Have you ever played a game that you really just don't understand, and yet you go through the motions and everything seems fine, and you're not sure why? That's what it can be like playing Pride of Nations, the latest niche strategy game from Paradox France, formerly AGEOD studios. It's not that it's bad game, or even a badly made game (unless you think mind-numbing detail is a major design flaw), it's just that it's pretty intense.
We'll say this, the map is way more colourful than past AGEOD games
Fair play to them though - through American Civil War, Rise of Prussia and now Pride of Nations, the team haven't compromised on what they want to do. In an industry where many developers can be accused of "dumbing down" or making their products more 'mainstream', kudos goes to these guys for not going down that route. Pride of Nations is un-relenting, it's un-assuming, and it's definitely not for amateurs.
Pride of Nations is set during the high-years of colonial imperialism, between the years 1850 and 1920, so it brings it in line (at least in terms of theme) with one of Paradox's other titles, Victoria II which was released last year. Unlike that more open game though, you're restricted to just eight of the major power of the day: UK, USA, Germany (Prussia), France, Japan, Russia, Austria-Hungary and Italy. Each country has its own list of key objectives and a different 'style' of playing, and your job is to basically see them through the years to victory through the acquisition of prestige points.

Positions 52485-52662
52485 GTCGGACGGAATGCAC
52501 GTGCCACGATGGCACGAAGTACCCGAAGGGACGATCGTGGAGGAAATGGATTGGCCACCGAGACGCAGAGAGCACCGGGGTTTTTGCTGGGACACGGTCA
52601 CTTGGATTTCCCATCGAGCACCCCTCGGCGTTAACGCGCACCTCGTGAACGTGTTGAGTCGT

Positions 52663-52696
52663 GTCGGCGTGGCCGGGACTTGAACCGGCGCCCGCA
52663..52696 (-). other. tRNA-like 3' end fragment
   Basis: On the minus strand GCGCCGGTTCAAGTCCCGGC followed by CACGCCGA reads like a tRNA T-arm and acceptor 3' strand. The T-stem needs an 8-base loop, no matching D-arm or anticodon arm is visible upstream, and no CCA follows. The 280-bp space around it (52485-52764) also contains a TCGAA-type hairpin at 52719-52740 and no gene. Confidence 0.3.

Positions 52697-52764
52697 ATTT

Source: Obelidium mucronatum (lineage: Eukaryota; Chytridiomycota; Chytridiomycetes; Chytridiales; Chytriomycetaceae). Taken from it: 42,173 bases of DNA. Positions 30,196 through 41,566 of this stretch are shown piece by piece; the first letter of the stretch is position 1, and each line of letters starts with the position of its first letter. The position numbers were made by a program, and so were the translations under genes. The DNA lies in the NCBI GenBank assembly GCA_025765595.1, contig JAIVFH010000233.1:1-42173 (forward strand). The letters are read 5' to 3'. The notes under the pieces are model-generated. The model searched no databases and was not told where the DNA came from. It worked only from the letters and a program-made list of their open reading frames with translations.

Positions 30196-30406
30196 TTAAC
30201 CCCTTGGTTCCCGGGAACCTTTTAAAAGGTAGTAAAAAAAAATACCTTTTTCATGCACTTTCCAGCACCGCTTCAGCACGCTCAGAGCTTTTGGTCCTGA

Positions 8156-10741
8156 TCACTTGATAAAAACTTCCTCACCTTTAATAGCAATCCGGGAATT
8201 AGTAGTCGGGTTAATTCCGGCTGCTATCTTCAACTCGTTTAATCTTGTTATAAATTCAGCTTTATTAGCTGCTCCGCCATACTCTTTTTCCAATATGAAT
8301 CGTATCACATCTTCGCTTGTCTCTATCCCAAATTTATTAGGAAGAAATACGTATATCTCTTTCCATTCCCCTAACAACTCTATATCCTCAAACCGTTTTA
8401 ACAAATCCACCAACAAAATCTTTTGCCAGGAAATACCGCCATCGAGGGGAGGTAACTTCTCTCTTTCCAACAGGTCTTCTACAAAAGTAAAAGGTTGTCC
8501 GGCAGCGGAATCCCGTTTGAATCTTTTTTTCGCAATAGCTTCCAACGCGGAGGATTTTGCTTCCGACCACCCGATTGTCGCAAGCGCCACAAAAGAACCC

There are several different 'modes' to the game, which filter through subtly different interface options and themes. The economics mode governs the placement of structures, which include everything from railroads, to farms, to factories and forts. The colonial mode is the games way of dealing with one of the more popular hobbies of the time. Land not already claimed by a sovereign nation is open to 'influence' from greater powers, and this is achieved through special missions that you can assign to provinces. Depending on how much influence you have, these can range from simple expeditions, to treaties with the local chieftains and missionary out-posts.
The military tab governs your military assets by making armies and navies more prominent on the map, and by entering the sub-mode, allows you to build more troops or ships (in the Economics tab, you enter the sub mode to build stuff as well). The military system on its own is very in-depth, with realistic supply systems, and separate units devoted solely to supply. Troops are divided into corps, brigades, companies etc... and there's a range of support units as well from engineers to signal corps. Finally, there is the 'decisions' mode, which doesn't really come into play that often and pretty much does what it says on the tin.
As always, wars make everything more interesting